Health and Fitness

Color blindness tests and types of color blindness Screening tests

A color blindness test is a way an optometrist determines if you have a color vision deficit, commonly referred to as color blindness.

If you think you may be color blind, see your eye doctor. (Don’t have one yet? Click here to find an optometrist nearby .)

There are two types of color blindness tests:

  1. Screening tests to find out if you can distinguish colors
  2. More detailed quantitative color vision tests that can detect both color vision deficits and determine the type and severity of color blindness


Screening tests for color blindness

The most widely used screening test for color blindness is the Ishihara color vision test.

The test is named after its creator, the Japanese ophthalmologist Shinobu Ishihara (1879–1963),
who developed a special procedure and first published its description in 1917.

Eye doctors use Ishihara plates to screen patients for color vision problems. A person with red-green color blindness may not notice the red number in this example.

The Ishihara Color Perception Test is a brochure with a circular (or “plate”)
element on each page made up of many dots of different colors, brightness, and size.

Seemingly scattered, the colored dots are actually positioned in such a way
that a person with normal color vision will easily notice a single or two-digit number among them.
But a person suffering from color blindness will not be able to see the number depicted
or will see a number that is different from the number that a person with normal color vision saw.

The full version of the Ishihara color perception test contains 38 plates. Abbreviated versions of the test, containing 14 or 24 “plates”, are more often used as screening tests
during a comprehensive eye examination.

During the test, a person usually looks through Ishihara’s “plates” in normal
daylight indoors and wearing ordinary glasses prescribed by a doctor…
Since the main task of the Ishihara test is to recognize and identify the numbers in the image,
this method of checking may be less reliable for very young children.

The term “pseudo-isochromatic tables” is often used to describe color images in the Ishihara color perception test. This name is due to the fact that some colored dots in the image may initially appear the same (“iso”) color (“chromatic”) with the surrounding dots.

But this perception of “sameness” is deceptive (“pseudo”), and a person with normal color vision will immediately notice the difference and see the “hidden” number in the array of dots.

Since the introduction of the Ishihara Color Sensing Test, many other medical device manufacturers have developed similar screening tests for color blindness using pseudo-isochromatic tables.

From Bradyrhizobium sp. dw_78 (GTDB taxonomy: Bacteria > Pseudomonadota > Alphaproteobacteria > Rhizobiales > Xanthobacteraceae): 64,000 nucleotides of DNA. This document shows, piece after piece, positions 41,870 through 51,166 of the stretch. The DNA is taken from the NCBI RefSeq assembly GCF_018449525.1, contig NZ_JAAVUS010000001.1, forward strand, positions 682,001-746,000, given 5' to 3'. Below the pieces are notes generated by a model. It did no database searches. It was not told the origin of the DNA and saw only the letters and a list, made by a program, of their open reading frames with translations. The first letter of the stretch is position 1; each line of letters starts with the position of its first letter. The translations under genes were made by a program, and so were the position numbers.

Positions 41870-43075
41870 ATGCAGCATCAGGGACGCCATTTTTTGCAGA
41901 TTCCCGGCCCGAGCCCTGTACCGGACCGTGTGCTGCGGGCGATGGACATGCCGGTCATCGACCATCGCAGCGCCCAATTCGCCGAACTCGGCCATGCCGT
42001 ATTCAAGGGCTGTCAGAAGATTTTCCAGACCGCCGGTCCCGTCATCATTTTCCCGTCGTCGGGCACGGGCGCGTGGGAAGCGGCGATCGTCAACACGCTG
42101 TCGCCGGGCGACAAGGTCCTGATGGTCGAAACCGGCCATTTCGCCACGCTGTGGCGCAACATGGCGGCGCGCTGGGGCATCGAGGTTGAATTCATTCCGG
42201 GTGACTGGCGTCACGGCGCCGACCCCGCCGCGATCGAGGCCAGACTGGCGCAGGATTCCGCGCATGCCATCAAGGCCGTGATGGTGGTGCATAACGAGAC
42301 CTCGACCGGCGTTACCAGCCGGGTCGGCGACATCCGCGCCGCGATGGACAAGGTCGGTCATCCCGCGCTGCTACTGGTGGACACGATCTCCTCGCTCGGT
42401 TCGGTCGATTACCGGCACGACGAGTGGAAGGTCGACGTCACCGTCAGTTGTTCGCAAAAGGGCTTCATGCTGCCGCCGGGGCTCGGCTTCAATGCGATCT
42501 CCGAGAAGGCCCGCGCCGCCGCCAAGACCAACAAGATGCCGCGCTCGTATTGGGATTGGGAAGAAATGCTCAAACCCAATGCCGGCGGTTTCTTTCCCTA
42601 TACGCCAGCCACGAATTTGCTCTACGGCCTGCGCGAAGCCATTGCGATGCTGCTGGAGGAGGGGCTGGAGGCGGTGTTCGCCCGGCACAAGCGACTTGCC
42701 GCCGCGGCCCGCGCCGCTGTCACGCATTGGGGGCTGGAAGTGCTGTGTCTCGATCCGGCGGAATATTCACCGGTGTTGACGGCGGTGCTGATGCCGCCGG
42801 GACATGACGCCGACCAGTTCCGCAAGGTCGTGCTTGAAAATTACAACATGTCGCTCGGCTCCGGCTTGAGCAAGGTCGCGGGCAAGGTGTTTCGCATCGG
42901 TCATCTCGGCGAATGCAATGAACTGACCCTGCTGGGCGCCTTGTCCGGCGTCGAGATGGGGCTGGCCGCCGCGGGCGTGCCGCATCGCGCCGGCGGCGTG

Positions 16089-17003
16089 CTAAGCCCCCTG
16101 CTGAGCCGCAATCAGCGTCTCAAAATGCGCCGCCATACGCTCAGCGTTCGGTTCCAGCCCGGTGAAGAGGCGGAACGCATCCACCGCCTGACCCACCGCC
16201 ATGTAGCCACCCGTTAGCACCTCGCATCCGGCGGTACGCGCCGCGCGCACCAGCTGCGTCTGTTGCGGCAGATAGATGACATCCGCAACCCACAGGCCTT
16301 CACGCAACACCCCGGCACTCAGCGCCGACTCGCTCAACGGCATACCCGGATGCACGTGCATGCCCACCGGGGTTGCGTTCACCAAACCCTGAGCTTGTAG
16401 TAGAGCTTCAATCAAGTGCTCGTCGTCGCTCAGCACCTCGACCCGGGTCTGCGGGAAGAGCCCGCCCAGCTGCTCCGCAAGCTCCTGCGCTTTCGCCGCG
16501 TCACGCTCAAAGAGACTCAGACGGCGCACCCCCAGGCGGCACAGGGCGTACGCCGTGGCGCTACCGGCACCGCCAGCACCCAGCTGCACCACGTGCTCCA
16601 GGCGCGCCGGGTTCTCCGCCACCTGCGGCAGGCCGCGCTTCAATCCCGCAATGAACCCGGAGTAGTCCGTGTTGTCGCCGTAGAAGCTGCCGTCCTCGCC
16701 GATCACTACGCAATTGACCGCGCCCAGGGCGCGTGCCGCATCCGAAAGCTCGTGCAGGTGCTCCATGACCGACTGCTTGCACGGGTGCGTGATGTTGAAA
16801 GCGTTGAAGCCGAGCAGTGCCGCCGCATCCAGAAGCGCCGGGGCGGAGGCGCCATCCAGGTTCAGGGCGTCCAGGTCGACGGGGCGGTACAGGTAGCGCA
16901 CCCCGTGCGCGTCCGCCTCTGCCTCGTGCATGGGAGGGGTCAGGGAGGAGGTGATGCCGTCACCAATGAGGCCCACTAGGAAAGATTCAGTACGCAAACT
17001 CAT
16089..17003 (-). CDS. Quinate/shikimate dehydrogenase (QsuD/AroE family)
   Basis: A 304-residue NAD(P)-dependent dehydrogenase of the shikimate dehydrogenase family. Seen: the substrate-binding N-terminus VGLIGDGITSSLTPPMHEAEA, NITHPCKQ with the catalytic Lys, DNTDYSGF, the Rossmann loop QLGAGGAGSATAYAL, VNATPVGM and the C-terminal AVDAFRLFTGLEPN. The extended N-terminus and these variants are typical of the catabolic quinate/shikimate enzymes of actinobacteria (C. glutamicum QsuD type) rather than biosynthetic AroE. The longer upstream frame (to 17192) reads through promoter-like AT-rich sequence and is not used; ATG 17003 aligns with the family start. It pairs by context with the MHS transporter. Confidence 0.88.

For example, the computerized ColorDx color perception test (Konan Medical) is a self-assessment and self-assessment application available for download on tablet computers.

According to the company, in addition to detecting genetic, the ColorDx test is able to detect color vision deficiencies that have developed at some point in life in glaucoma, multiple sclerosis, diabetic retinopathy, macular edema, and other diseases, as well as color vision problems associated with prolonged the use of drugs and other substances.

Quantitative tests

To analyze color blindness in more detail and/or to determine how accurately
a person is able to perceive and distinguish shades of colors,
The most famous of these is the Farnsworth-Mansell 100 Shades test.Expandable

The Farnsworth-Munsell 100 Hue Color Vision Test identifies and quantifies color vision problems. (Photo: Macular Pigment Research Group, Waterford Institute of Technology)

many small discs of different colors. There is a color control disc at the end of each tray.

in a booth that simulates natural daylight as closely as possible.
In addition, color discs should be replaced
at least every two years to prevent discoloration that can affect results.

The more close to the correct result in the disc sequence, the more accurate the test taker’s perception of color.

Thus, the test “100 shades” is not only able to determine whether a person is color blind but also determines the type and severity of color blindness.

An abbreviated version of the 100 Shades Test – the Farnsworth-Mansell D15 test –
The D15 test, like the Ishihara color vision test, not quantify the degree of color blindness in a person.

Who needs a color blindness test?

Anyone whose profession requires accurate color perception should pass the color blindness test. These include electricians, graphic designers, designers, technicians, and some industrial and marketing workers.

The extent to which affects the performance of a person’s duties at work largely depends on the requirements for the color perception of his position and on the degree of color vision deficiency in a person.

Since color blindness is present from birth, most color blind people are unaware of their color vision deficit and do not believe that this significantly interferes with their daily life.

Although there is no cure for color blindness, in some cases, specially tinted contact lenses can improve the ability of color blind people to perceive differences between certain colors.

Online color blindness tests

You can find many online tests on the internet. Most of them are variations of the Ishihara screening test with varying degrees of color presentation quality.

Since accurate color is critical to the accuracy of any blindness test, the results of online color vision screening tests should not be trusted. For the most accurate results, see your optometrist and have a color blindness test under the supervision of a qualified professional under proper lighting using standardized test materials.

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